John Moscona, MD, FACC, Austin Heart Interventional Cardiologist, discusses DAPT after PCI.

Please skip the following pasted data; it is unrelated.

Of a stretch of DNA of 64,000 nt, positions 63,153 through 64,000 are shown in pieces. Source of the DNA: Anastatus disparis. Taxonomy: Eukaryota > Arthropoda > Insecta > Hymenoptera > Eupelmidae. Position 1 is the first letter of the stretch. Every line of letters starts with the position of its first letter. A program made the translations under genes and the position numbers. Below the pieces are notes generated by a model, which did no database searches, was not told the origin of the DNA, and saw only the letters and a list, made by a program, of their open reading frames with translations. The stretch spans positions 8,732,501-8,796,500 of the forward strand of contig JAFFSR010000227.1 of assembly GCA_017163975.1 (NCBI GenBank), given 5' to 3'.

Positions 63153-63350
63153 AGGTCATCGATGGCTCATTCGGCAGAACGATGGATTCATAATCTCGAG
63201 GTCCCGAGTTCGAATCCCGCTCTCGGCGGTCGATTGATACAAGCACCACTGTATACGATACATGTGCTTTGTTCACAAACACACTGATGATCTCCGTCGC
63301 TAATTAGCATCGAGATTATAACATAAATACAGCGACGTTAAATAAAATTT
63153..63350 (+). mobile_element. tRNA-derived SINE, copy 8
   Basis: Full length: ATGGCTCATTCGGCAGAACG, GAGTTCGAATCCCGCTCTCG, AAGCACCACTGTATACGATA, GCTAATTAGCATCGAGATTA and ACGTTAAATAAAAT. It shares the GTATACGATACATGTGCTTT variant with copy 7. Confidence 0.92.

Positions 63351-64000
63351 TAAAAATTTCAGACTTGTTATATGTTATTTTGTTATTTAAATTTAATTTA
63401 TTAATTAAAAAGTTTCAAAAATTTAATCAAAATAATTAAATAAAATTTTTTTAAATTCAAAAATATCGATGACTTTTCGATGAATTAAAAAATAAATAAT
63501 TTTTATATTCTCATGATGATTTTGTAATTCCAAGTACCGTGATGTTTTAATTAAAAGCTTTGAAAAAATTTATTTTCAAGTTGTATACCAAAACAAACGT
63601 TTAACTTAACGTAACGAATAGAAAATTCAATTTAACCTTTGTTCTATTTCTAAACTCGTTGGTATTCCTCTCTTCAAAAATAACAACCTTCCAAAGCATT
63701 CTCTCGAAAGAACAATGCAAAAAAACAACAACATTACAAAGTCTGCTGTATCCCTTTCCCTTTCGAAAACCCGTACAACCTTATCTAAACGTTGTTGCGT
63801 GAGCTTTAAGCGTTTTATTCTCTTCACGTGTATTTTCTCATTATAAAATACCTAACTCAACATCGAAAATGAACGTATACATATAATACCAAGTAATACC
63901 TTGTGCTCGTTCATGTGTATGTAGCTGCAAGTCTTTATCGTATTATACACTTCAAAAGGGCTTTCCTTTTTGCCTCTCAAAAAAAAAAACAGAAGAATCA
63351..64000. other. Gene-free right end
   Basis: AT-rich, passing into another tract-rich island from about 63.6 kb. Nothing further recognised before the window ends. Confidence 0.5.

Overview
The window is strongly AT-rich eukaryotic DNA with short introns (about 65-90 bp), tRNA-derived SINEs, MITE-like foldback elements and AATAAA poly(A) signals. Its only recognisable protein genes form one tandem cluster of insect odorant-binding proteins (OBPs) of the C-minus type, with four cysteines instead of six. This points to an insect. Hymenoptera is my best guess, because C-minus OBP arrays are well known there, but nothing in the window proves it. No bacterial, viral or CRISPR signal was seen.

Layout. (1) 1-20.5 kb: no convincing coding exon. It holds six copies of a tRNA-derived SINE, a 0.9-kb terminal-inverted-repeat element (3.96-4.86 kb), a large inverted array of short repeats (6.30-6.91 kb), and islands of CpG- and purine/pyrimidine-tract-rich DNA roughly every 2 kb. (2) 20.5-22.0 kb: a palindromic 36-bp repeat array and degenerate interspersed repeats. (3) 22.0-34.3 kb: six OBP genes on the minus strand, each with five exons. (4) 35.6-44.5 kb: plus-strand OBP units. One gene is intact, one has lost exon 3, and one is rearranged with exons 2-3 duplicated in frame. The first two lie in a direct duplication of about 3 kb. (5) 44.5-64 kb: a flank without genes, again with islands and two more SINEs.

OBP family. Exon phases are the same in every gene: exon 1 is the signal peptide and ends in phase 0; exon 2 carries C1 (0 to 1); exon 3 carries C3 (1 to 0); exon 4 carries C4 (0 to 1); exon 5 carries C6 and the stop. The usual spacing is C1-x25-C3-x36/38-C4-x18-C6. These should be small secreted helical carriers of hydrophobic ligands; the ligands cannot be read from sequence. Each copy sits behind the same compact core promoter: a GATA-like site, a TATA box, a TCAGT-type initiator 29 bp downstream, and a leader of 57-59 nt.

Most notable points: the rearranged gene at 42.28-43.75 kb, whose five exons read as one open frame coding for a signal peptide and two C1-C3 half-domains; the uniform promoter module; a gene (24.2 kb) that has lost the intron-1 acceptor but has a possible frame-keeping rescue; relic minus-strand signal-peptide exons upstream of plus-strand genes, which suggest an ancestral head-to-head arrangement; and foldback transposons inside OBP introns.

briefly before I get started. Just wanna introduce myself. I'm from New Orleans, Louisiana. Just moved to your toe Austin a couple of months ago with my wife and two kids. Um, interventional cardiologist. A Z you can see there. Yes, so But I'm training coronary structural peripheral interventions. E think the focus for today, though, is really more of my coronary hat I have on here is well, chip cto Just Teoh. You know, I'm not sure. Sort of Who's on the call exactly. But just people may already know this, but to explain Chip and is kind of a term used for complex coronary interventions on CTO interventions on really covers sort of what my patients might need after rectum Me left Main PC, I buy application P C. I, which really has sort of an important focus for the topic here today because there's been a lot of evidence, a lot of data coming in the past, really about the past three or four years, about understanding how best to use anti platelet therapy after p c. I, and there's sort of two large focus areas for this one is on patients with really high bleeding risk but then also patients that have really complex coronary disease and have, ultimately a lot of stents placed. And so balancing the ischemic burden and management of that with the bleeding is so I'll sort of talk about that theme multiple times here this morning. I'm also just on here is my email, my cell phone number. At any point, if anybody wants to reach out to me for any questions about this, and I am at the essential practice for Austin Heart of the our hospital in Boston all right, I have no disclosures, All right? So before we start with contemporary dual anti platelet therapy, anti platelet therapy, I just wanted toe give a very brief historical background on aspirin. So the so we know that aspirin reduces death in acute M. I. And this is data that actually comes from the eighties. So the first real paper about this it was published in 1983 and see there the VA cooperative study, which is sort of funny because there's only you can see there, you know, 100 patients, uh, you know, with events and maybe 600 patients in each arm, which are much smaller thin the studies we have today. But this was really the first one of the Isis to sort of the other so that these studies really form the backbone of using anti platelet therapy in the setting of acute M I. Now, in terms of dual anti platelet therapy, cure is the big trial. But I think probably most people know so cure is a trial of using gapped on specifically clopidogrel and aspirin and showed that this reduced adverse cardiac events in the setting of acute my butt. One of the things to focus on here about the cure trial I just kind of highlight here in the bottom, right is that most of the absolute risk reduction of using depth this really occurs sort of up front. And in the first three months, I'm up therapy use after that am I. So keep that in mind that the benefit is within the first three months where this curves really separated and it's continued out. PC cure is sort of a sub study of the cure trial that that ends up being the basis of using gapped after stenting. Um, but again kind of see similar data, But again really This landmark analysis. This was published in Lancet in 2000, and one again shows that the benefit here really seeing even within the first sort of 40 days of use where those curves really separate. So that was seen again back even 20 years ago, that the benefit is really in the first month or couple of months. So there's a lot of anti platelet data adapt data, uh, that was published kind of in the early two thousands and then thes air. Just kind of a flow chart here of the most recent a c c H A and European Society cardiology DAP guidelines Which essentially, if you were to look him up today for stable ischemic heart disease, you used APP for six months, Um, at least and then for anybody that has an acute coronary syndrome you would used apt for at least a year. And there is an option, according to these sort of previous guidelines, to extend this therapy out for more than 12 months, sort of where deemed appropriate. Uh, the other thing on this sort of flow sheet to look at is for patients that have kind of high bleeding risk There's always sort of this option that's been there that, you know, maybe use a bare metal stent for just a month or something. Um, you know, Thio, sort of maybe pre surgery or something like that. But there is some options to shorten dept when needed. That really highlights the questions about adapt in general. So So these air just, uh I think kind of the three big questions about dap that we've sort of researchers were trying to answer in the past few years. So first. So how does more than 12 months of adapt affect these adverse cardiac commands? Mortality, stent thrombosis and bleeding, but also how to short dap durations? Now compare with that kind of 12 month treatment period and really with newer generation drug eluting stents. So I think that's kind of the focus as well. To kind. Understand, here this morning is that the stent technology has changed dramatically from now compared to where it was 20 years ago and even where it was five years ago, this means currently sort of thinner. Sh stench, drugs. Um, you know the device companies really do some interesting things with sort of where the coatings are on their stents. And really, this is all thought to help promote better and ethereal healing and sort of why that this is now kind of a contemporary focus of research studies. A lot of people think with better stents, could we get away with shorter debt? Um, the other question is about aspirin. So you know, the first slide show that, you know, aspirin obviously, is the cornerstone of coronary artery disease, medical therapy. But is it the best monotherapy you know, after cessation of that? And there's a lot of data that has been published toe maybe suggests that we should rethink that. All right, so adapt. Try Eliza. Very well known trial. I'm not gonna spend too much time on this, but just sort of suffice to say that you know this trial, looking at standard 12 month adapt or much longer duration. Adapt. 30 months after PC, I sort of demonstrated a couple of things. Uh, first that the longer you keep a patient on depth, then you can reduce sort of these ischemic events, um, stent thrombosis or, you know, some adverse cardiac events. But this study was also done with more than 50%. 1st generation drug eluting stents did have a combination of acute coronary syndrome stable ischemic heart disease, but lots of first generation stents. But then on the flip side, we adapt. Kind of showed us was even though you could reduce ischemic events with longer duration do anti platelet therapy. There was this sort of cost that occurred of increased bleeding aan den. This kind of interesting finding that basically, if you were gonna bleed sort of farther out, you know, more than a year out while adapt that was associated with an increased mortality. So, you know, this is really kind of a sub study type analysis, but at least gives a hint that, well, maybe there's there's a problem there with bleeding and mortality, which which really has probably been echoed. And other studies not just related to do anti platelet therapy. If we if you believe it, Zen a really bad. So so then the backbone for understanding. Well, what about shorter dual anti platelet regiments? You know what happens if you do three or six months 1st 12 months. So, um, there wasn't really a lot of great data. Maybe before the past four or five years in terms of really randomized data. But some studies Ah, lot of these air industry sponsored, but kind of get a signal that probably three or six months of gap 1st 12 months for most patients is probably pretty similar in terms off rates of stent thrombosis rates of them I and also possibly some reduced bleeding, but similar all all cause mortality. And I think that that kind of intuitively makes sense that, you know, if you're on a shorter regiment, adapt versa longer regiment probably will have reduced bleeding. But the question is what happens to the ischemic events? This is another, uh, study. This is called Prodigy. So this was actually included in that this meta analysis I just showed the previous slide. But the interesting thing about Prodigy is probably trying to separate out. Well, what about the types of stents being used to the types of stents effect the scheme IQ events, the ischemic endpoints, um, you know, in in terms of you know, how the adapt was used or the DAP strategy selected and what was found is that essentially the newer generation stents at that time were associated with the lowest ischemic events. So, you know, bare metal stents on the flip side seem to be associated with higher risk of events. So as the stent technology improved, it seemed that some of the ischemic endpoints were also improved, and you could really allowed for the use of a shorter depth duration. This is true even in some high risk populations. This is a more recent paper, but looking at six first 12 months adapt after stemming. This was just a non inferiority trial. But at least on this mostly was with this is aspirin. Plavix, for the most part but similar all cause mortality, Am I? You see that revascularization rate stroke and even Timmy Major bleeding a 24 hours. But this is with at the time, a newer generation, drug eluting stents. So six months at least, seemed to be non inferior to a 12 month strategy. Now there's other papers, though, where we'll maybe we didn't see that exactly. There was some. This is a non inferiority trial that didn't meet the primary endpoint, but a subgroup analysis. At least there was some increased M I with a shorter duration. So again, it's just it's the same question again, you know, can we shorten this without increasing the ischemic events and eso? This was kind of the backbone for the most recent randomized trials that they'll show here in a couple of minutes, but I think we hopefully everyone has a sense of what we're dealing with. So again, it's, you know, what's the ischemic burden and managing the ischemic Chris Post PC versus the bleeding risk in the overall state eso before getting into the randomized trials and talk a little bit about high bleeding risk. Because this is, I think, what you'll hear about. Or maybe you have heard about already if you get, you know, kind of emails about late breaking T C T trials or things like that. But there's a lot about shortening. Adapt for high bleeding risk patients. And so what does it mean to be a high bleeding risk? This is a table that probably covers really what you would think a high bleeding risk patient is. Um, major categories would be somebody who's already on long term oral anti coagulation patients with chronic kidney disease patients that have baseline anemia as need to be hospitalized for their anemia, get blood transfusion, liver disease, cancer, any kind of previous intracranial hemorrhage or stroke. So I think you know these air the without having to memorize sort of criteria patients that, you know you may see and say, You know what? I'm a little worried about their bleeding risk because of their other medical co morbidity is there are few sort of scoring schema or calculators that you can use toe really quantify the risk. Um, this is this is just an example, one called precise DAP that I think is pretty good data behind its use. But it allows you to look at the patient's baseline hemoglobin, white count age Granton in previous bleeding history to determine if they're high bleeding risk or not. Now what's important about this score, though, is really sort of validation of the score and just some kind of interesting observations about it. Eso this waas a paper based on the precise depth score, and it's validation in complex PC I patients. So patients at high bleeding risk based on this score and what happened to them if they were on a short backed regimen or a long doctor regimen. And looking at this, the bar graph kind of chart here. The big take away is that the shorter, adapt sort of side, which is this right side here, really favored in high bleeding risk patients, especially the setting of non complex disease. So I think that again kind of intuitively make sense. If you have a patient that that, you know, has bled before it had to be hospitalized for G. I bleed. Andre have maybe a straightforward right coronary artery lesion that needs to be stinted. And that's it. You know, those patients are probably going to be fine with, you know, a few months adapt rather than having to go out for a year. And if you were to go out for your longer and longer, probably were just increasing their bleeding risk without getting a lot of ischemic benefit. Where is on the flip side? The long DAP duration, which is on the, uh, this left here, is gonna favor patients that don't have a high bleeding risk, but in in in particular, those that have a lot of complex coronary disease, requiring what is gonna be complex P. C I, which may be multiple stents having to be placed or multiple vessels having to be treated multiple lesions and in this paper, a total stent length of over 60 millimeters, which is quite a bit. That's sort of a lot of stench. Dread a lot of metal in the artery there, along with patients requiring bifurcation, stenting to stand strategies and C t o p. C I. So again, intuitively, I think, makes sense to say, you know, if you have a patient that has very complex coronary disease requires, you know, a complex intervention, but they're they're bleeding. Risk is very, very low, and you probably do want to keep those patients on a longer duration adapt. And you're not gonna really have any concern about their bleeding risk, especially if they're a little bit yeah, all right. So hopefully I'm starting to kind of really just beat this horse to death. But the depth dilemma so extend adapt, prevents ischemic events, but at the cost of increased risk of bleeding and perhaps an associate increased mortality. So that's that's sort of what we're worried about extending it and does the shorter duration adapt? Uh, however, even though it may reduce the bleeding, we have increased ischemic events once I'm on it there and then, particularly patients that have had a stem e and n stemming any kind of a CS or complex P C I. And also looking at this through the lens of contemporary drug eluting stent in PC I practices. So just to remind again that that study there was so many patients and their more than 50% with first generation steps, So, um not really applicable to what we do every day in the lab. And then finally, what's the best model therapy strategy? Okay, so now we can move mawr into the sort of the basis for the most recent randomized controlled trials. So, um, the first aspect that I understand is a lot of the more recent trials Twilight, for example, which I think is the biggest one and maybe the one people have heard of the most. I'll show here in a minute. Um, a lot of these shorter adapt randomized trials have used the P two i 12 inhibitor monotherapy as theme the, uh, the mono therapy. After transition from depth, so important to understand a little bit, why on dis could it's ah whole talk on its own, but really? I'm just gonna highlight a few points first, is that some things to be aware of? That the mechanism of p two i 12 inhibition still involves kind of the aspirin from boxing pathway. Okay, so this is some of the bench lab data That sort of suggested that this might be a safe strategy to drop aspirin, but instead keep the Plavix or keep the Berlin tha, for example. And there's platelet aggregation data that that also kind of suggests that aspirin really doesn't have, ah, a lot of impact when added to the P to 12. In addition, in terms of of, you know, kind of reducing traumas, there is some clinical data as well. I'm not showing it here, but actually in the kind of the stroke realm that p two by 12 inhibition may be as effective is aspirin for secondary prevention of of events and really again that the combination of aspirin, p T. Y. 12 and ambition may end up on Lee really increasing the bleeding risk long term without really reducing the risk of the scheme equipments. So, to sum it up, the P two i 12 inhibitor mono therapy after a short duration adapt may provide at least similar efficacy and improve safety profile compared with current standard adapt and aspirin regiments. So this is kind of the conclusion of many investigators that has resulted in some of the most recent randomized trial design. Okay, so all right, so now talk about those randomized trials. So there's There's a few to kind of be aware of, because I think now that there's there's sort of four of these that will likely influence guideline recommendations in the near future, here is the first one. This is one called smart choice, so so presented first in 2019. This was a three month, 1st 12 month adapt study after PC, after PC I, where you can see here the after adapt to the patients were kept on the P T by 12, never not on aspirin. So in this sort of investigation, alarmed three months of aspirin plus the P. T. Y 12 and then dropped the aspirin. And in this study, they used clopidogrel, prasugrel, taika galore. These were current generation drug eluting stents is a non inferiority trial. Um, but the primary endpoint there is really this kind of all cause mortality and my stroke in 12 months after PC I. This composite and point and about 3000 patients total and he's also included acute coronary syndrome patients or stable ischemic heart disease patients. This was done in Korea. Here is a flow sheet or sorry flow chart. Justo visualized the trial design So the patients undergo PC I with a drug eluting stent. These air three types of the newest generation drug eluting stents and then random when the highlight here again is look at the percentages because I think this is important of who you know, how many patients had stable ischemic heart disease and how many had acute coronary syndrome and see here about 58% in both arms. So this is over almost 1500 patients in both arms, but a lot. A lot of patients with acute coronary syndrome, so not stable disease. Uh, the other thing is, most patients got clopidogrel Plavix. Okay, so not Berlin tha or athletes. And for the primary outcome, basically, this met the non inferiority input. So patients whether on adapt for the 12 months or patients who are adapt for three months and then transition to the P T Y 12 inhibitor, basically, just, you know, similar numbers in terms of that primary input for a subgroup analysis on the bleeding again, this was not the primary endpoint, but just another secondary outcome. There was less bleeding, and this was statistically significant in the P two I 12 inhibitor monotherapy group. Okay, so I think, you know, based on what sort of we mentioned the first half of this talk, this was You know, one of the things that you know the investigators were looking at is what would happen with the bleeding. Would it Would it be better? And at least in this trial, there was a suggestion that there was less bleeding. Hello again. That was not the primary outcome. Okay, so their conclusion was that peak to a 12 inhibitor monotherapy after three months. So this is a three month study. Her death was non inferior to the 12 month adapt strategy. All right, the next trial to know about a stopgap to so went from smart choice to stop that too. Very similar to the smart choice. But this was actually one month. So one month adapt after PC I on Ben transition to the P. T Y 12 inhibitor. So this is S O Japan. They used mostly clopidogrel and prasugrel and I don't know if this has changed, but I think the reason Tike a gorilla is not used at the time is that is not available in Japan during this time. But in a lot of patients, 3000 patients total a. C s or stable ischemic heart disease. Here is the flow chart here and to look at the clinical characteristics getting these patients. So one thing here stem e patients. About 20% of the patients in each arm also had stemming so in about 40% a CS for the procedural characteristics. And I haven't talked about this too much yet, but I think it's an important point. And again it would be a talk all on its own. But in Japan, very interesting is they use intravascular image ing almost like 100% of the time. So I mean and we don't do this in this country. Uh, most countries don't and, you know, the utilization of intravascular imaging is actually a big point. It's sort of an issue here in the United States of people using it. But in Japan, when they did this study for one month, adapt 100% of the time of Ivy Soros et not performs, which we really think probably enhances our ability to place against, um, but similarly here, So for the non inferiority of points. So it met that and also met up at any point for superiority at one month. Um, and that's sort of the blue line here for the one month adapt. Now they used as their primary outcome, which shut isn't used often in clinical trials but sometimes comes up this net adverse clinical event. What that is, really is a combination of a scheme IQ endpoints plus bleeding and point composite as the primary endpoint. So they they were trying to sort of define all of the questions together that we've mentioned this morning about a scheme IQ endpoints versus bleeding into one composite endpoint and demonstrated in this trial one month adapt. Then transition to the PT 12 was both not inferior. Andi. I also met a superiority had point. There's a bar graph chart, just kind of showing this again, and then the final conclusions. So one month adapt. Uh, using PT 12 inhibitor monotherapy was non inferior to the 12 months of death. All right, so two more to talk about and they're also kind of designed. Similarly, this is one called global leaders and focus here. Now, we've got so many patients, almost 8000 patients now in each arm. Okay, So so many so many patients here being treated with either one month of DAP, followed by Taika Galore for 23 months versus one year of that, followed by aspirin for 12 months and really global leaders was interesting. They were trying to demonstrate superiority of the strategy. Um, at least that's how the trial was designed. So the trial did not meet superiority, meaning that the strategy of one month adapt and then transitioning to tie kagle or after that one month and keeping the patient on for 23 months. It wasn't superior to kind of a standard 12 month adapt regimen followed by aspirin, but when you look at the overall number of events, they're actually fewer total events. Here. You can see this in the experimental group versus the control, meaning that short adapt group. So, you know, based on the way the trials designed, you know, they didn't meet the superiority endpoint. But, you know, I think when you look at 8000 patients in each arm being treated, you know, with this kind of one month strategy, you know, in terms of safety, things, at least to me, looks pretty safe. So the last one here to know and this, I think, is the most important one. This is probably the trial that's likely to move the needle in terms of guideline updates. Maybe next year. This is done by Roxana Miran. Um, I think probably most people know. It's obviously sort of, you know, famous and cardiology fantastic clinical researcher. A Mount Sinai. So the twilight study is also a tie kagle or study in, you know, over 7000 patients, really, and these air patients at high risk for bleeding, Um, but also at high risk for ischemic event, because there's a lot of complex PC I done in these patients and I'll show you that in a second. But also a study of random izing. You know, this, uh, do anti platelet strategy and then switching to Taika galore alone versus Taika Galore with aspirin and a taika galore alone page arm. The patient's also got a placebo, their primary endpoint and twilight that was really looking at the clinically relevant bleeding over the course of the year and demonstrated that with the shorter duration. Um, basically, uh, that there be three months and then go to tie Kagle or alone rather than keep the patient on Takagi Lauren aspirin, much less bleeding. And that was statistically as secondary endpoint. That casual or monotherapy, was also not inferior and preventing sort of the ischemic endpoints on that was the composite of death. Am I airstrip for complex PC? I So these this is kind of, you know, these are things that end up being kind of in my questions, you know? Well, you know where these just sort of patients that just got simple PC item. They didn't really have bad corner disease. They didn't need a lot of stents. They weren't CTO s. They didn't need a threat to me or by implication, stenting so in the twilight study. So these, you know, patients here. So also a lot of patients getting, you know, again, kind of a lot of metal, you know, over 1200 patients more than 60 millimeters of total stent length. Three vessels treated more than three lesions treated at the rectory. Used 10% of the time over 200 patients by application stenting CTO um, even left main. So another question there is, you know, would you feel really safe about, you know, putting a stent in the left main and then only doing DAP for maybe three months, but 350 patients with left main lesions included in this twilight trial. This is the number of events. Then that kind of occurred, um, in the sort of complex PC I patients first, the non complex PC I patients and on the side here again, I think you see that the number of events the event rates really are just very similar completely across the board. So really low event rates. And no, no real signal here that somehow there's a There's a big safety problem with doing three months adapt and then putting the patient on, you know, the P two i 12 inhibitor after the after the third month as monotherapy. So no real safety signal to be concerned about in terms of the esteem again points from this trial again, it's It's thousands of patients since a lot of patients Soto kind of some of those trials. So post P C I p two i 12 inhibitor monotherapy trials So early transition transitioning from adapt to P to 12 in addition alone s So this is sort of 123 months after p. C. I, I think, really have demonstrated that there's at least similar efficacy and limiting the ischemic events on death compared to the longer duration events. And it seems like we see that even in the acute coronary syndrome patients in some of these randomized trials and it's associated with reduced bleeding overall. So then the question is, Why do we see this now? And we didn't see this, you know, six years ago, eight years ago. You know what's changed, and I do think that there's been a lot of change. You know, those adapt The Adapts Trial, which was published in over 66 years ago, include a lot of bare metal stents, first generation drug eluting stents and second generation drug eluting stents. Even I mean, if you wanna I don't even know what generation exactly the industry would say we're on. But there's been many, many newer iterations of the way the most recent stents air designed within streets in particular. Whereas these global leaders trials Twilight trial smart choice stopped up to really include the newest generation drug eluting stents. So that probably makes a big difference. The other thing, Um, that is also sort of in the background is how we place this did. There is a lot of emerging data as well that the use of intravascular imaging to guide PC I results in reduced sort of adverse events. Meeting ischemic events, post PC I and A. Z mentioned to stop that to try allow almost 100% of the time, um, in Japan and even in smart choice, the Korean study 25% of the time, which is much higher than our utilization overall here in the United States. So this is just one last slide that I want to put in here because I think you may hear from some of the companies about their stents. They have some, whether it's registry data or some other data, their own kind of data that sort of supports a short dap duration on X one you might be familiar with is a Medtronic tri als the Science 90 Zions 28. Some of the registry data here, um, it evolves short baptism is a Boston scientific registry, but basically, the industry now the big companies will kind of you may hear will sort of promote this sort of short gaps or just kind of give some names to some of the studies they may talk about. All right, so Final Conclusion. So, uh, the foundation of a short DAP duration, I think again is really based on the fact that we have the newest generation sort of thin strut, drug eluting stents, often guided by intravascular imaging, really has sort of led to this evolution where the data now suggests that we can do a short dept. You know, maybe, you know, one of three months and in transition of P. T. Y 12 and ambition and and the patients will actually do really well, it seems that it's a safe and effective as the longer duration. And I do think that likely the guidelines will change. That's what you have conferences. And, um, you know, I think just in different papers. It seems that most people sort of sort of think that we're ready, toe, make a shift now, whether or not truly the recommendation is for all patients Or maybe this is more of a sort of default strategy that, you know, maybe three months adapt and then transition to maybe, you know, p to 12 inhibitor or even aspirin. Um, they sort of be the thing to start with and then figure out how to individualize that risk after maybe the recommendation. But, you know, you could still consider longer, uh, operations. I think when there's kind of back to a really high ischemic burden but very low bleeding risk. But I think that would probably have to be really individualized, because the data at this point really strongly supports what we we kind of mentioned about going Teoh a shorter depth. And then, lastly, I think bare metal stents will have an even more limited role in contemporary P. C. I, um, it's idea that well, let me put a put a bare metal stent in so that we can treat a patient for a month with that and then take the patient off and have their surgery or or whatever. I e think at this point, I don't even know if I would do that. I think I feel very comfortable. Uh, the place, you know, drug eluting stent and newest generation stent with intravascular imaging. Treat that patient for a month, adapt and then kind of go to the single anti platelet agent afterward. All right, so hopefully we're reasonable with time s. So that's it for this morning. So thank you very much. I put my email here. A the end, my cell phone number. Um, you know, I'm two months in here in Austin, so very available, you know, accept all referrals, anything. Coronary chip CTO, structural peripheral. I'm really happy to be here and and looking forward to working with everyone. Yeah.